What role might technologies such as blockchain play in ensuring food safety and tackling food fraud?
By definition Industry 4.0 is the current trend of automation and data exchange in manufacturing technologies. It includes cyber-physical systems, the Internet of Things and cloud computing. Industrial applications require an increasing degree of trust and privacy protection. Proof of existence, of origination or of a consistent track record gain importance. Trusting the timestamps and the integrity of sensor data can be a crucial requirement. In this capacity blockchain can be used in combination with Industry 4.0 to create in effect a ‘smart factory’. Expansion and utilisation of this new tech within the food industry will be a powerful tool against food fraud.
Contamination, be it deliberate or accidental, of food produce has extremely significant implications in the 21st Century.
Following the 2013 horsemeat scandal that tore across Europe, consumer trust in the food industry plummeted. Prior to the scandal it is thought that 90 percent of the consumer population felt confident when purchasing food at the supermarket. Now, though, the number has dropped to seven in 10.
Further to this, according to a report from the Guardian, 38 percent of supermarket foods were found to be mislabelled or fraudulent, which inevitably tarnishes the retailer’s reputation. In essence, food integrity took a big hit following the continent-wide scandal.
What was the horsemeat scandal?
The 2013 horsemeat scandal was a scandal in Europe in which foods advertised as containing beef were found to contain undeclared or improperly declared horsemeat – as much as 100 percent of the meat content in some cases such as Findus’ Lasagna to name one example. The issue came to public attention in January 2013, when it was reported that horse DNA had been discovered in frozen beefburgers sold in several UK supermarkets. It must be noted that the issue is not that horsemeat is harmful to health as it is eaten in many countries. It is the fraudulent practice and mislabelling that provoked outrage. The horsemeat scandal was ultimately a polemic around trust and analysis at the time stated that 23 out of 27 samples of beef burgers also contained pig DNA. This was particularly shocking for the Muslim and Jewish communities.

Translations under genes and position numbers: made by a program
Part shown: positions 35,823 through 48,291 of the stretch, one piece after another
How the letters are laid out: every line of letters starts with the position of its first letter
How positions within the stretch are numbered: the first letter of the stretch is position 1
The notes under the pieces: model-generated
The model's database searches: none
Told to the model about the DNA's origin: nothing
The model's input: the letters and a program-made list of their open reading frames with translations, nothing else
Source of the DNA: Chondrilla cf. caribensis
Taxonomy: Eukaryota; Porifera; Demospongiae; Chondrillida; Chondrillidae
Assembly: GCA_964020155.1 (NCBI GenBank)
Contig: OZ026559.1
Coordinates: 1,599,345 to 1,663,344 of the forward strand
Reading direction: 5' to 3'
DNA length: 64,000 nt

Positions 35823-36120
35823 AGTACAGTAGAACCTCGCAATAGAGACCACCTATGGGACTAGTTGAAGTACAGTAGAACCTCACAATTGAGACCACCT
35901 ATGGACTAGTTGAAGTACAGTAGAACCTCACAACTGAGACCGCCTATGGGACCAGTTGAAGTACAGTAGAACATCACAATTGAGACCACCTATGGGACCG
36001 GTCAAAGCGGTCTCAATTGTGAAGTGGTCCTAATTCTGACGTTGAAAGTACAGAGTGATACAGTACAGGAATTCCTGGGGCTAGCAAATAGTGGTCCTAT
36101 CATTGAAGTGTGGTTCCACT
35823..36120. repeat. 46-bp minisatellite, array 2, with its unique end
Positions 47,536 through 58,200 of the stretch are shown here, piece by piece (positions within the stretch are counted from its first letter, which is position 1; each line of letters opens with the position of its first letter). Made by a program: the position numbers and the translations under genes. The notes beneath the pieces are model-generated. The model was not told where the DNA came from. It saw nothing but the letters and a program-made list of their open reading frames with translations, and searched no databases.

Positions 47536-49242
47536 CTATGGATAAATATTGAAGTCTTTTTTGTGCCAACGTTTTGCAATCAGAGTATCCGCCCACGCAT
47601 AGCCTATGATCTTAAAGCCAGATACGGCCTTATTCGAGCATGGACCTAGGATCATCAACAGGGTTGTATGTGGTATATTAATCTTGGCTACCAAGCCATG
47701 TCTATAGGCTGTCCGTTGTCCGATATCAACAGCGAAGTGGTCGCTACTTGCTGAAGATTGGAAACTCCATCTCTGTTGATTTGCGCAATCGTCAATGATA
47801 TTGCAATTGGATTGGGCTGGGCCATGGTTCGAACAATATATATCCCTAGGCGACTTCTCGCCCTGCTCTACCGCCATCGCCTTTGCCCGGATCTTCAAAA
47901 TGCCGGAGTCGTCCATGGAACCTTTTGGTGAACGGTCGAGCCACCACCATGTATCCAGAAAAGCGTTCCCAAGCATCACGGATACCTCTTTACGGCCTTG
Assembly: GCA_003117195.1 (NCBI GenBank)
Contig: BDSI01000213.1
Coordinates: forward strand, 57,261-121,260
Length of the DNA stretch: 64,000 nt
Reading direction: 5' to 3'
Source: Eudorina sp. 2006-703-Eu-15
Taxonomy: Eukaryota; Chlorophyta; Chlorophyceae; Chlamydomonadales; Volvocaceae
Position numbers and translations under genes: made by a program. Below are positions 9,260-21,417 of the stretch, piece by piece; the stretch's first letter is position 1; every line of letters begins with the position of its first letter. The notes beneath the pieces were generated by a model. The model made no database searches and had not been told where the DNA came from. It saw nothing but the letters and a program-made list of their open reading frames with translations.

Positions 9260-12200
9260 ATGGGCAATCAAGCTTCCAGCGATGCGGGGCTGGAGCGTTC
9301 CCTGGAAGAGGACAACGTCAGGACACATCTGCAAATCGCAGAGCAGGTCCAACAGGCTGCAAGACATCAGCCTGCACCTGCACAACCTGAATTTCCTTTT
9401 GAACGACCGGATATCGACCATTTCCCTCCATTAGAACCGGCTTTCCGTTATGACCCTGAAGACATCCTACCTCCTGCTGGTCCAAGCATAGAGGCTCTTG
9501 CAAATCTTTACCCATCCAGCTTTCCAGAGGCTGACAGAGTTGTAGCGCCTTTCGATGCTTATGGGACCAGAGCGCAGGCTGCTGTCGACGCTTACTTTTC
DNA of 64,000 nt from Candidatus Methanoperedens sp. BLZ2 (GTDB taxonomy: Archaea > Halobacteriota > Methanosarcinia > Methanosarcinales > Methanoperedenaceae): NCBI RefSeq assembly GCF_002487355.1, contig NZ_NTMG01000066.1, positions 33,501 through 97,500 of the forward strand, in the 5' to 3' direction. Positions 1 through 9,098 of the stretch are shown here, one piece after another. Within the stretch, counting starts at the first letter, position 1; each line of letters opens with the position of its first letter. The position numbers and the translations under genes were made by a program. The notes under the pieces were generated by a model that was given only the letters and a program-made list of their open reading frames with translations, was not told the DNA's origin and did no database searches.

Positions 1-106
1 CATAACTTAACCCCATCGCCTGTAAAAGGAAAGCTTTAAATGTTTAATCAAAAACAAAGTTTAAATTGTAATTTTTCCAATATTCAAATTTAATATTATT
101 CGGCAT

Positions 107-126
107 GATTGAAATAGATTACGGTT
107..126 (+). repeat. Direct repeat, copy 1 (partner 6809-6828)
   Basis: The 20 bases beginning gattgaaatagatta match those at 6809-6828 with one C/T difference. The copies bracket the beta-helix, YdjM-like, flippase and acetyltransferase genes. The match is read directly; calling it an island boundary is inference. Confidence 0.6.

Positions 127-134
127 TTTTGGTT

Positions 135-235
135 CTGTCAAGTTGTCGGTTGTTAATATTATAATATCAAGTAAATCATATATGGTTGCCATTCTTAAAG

This major breakdown in the traceability of the food supply chain presented the risk that more harmful ingredients could have been included as well.
The horsemeat scandal embodied food fraud as a concept and was an example of the conscious misleading of consumers and fundamental compromise of transparency and food safety. This is not acceptable but continues to occur across Europe and the world.
A study by PwC and Safe and Secure Approaches in Field Environments (SSAFE) found that food fraud is estimated to be a $40 billion problem per annum. In addition, it is alleged that in the UK alone, fraud costs the food and drink industry up to £11 billion per year according to research by PKF Littlejohn. By tackling fraud, the food and drink industry could therefore boost profits by £4.48 billion. Similar statistics can be proportionally scaled up for the US market in terms of how much fraud costs the economy.
Bitcoin magazine recently published an article entitled ‘Burgers on the blockchain’ arguing that tech and in particular blockchain might have a role to play in ensuring the safety of our food.
In essence, blockchain’s relevance to the food industry is as a guarantor of openness and transparency and a means of tracing transactions from the very first to the last. This principle could and should, many argue, be applied to food to ensure that the consumer can track their food through the supply chain and know exactly where its been to avoid future scandal.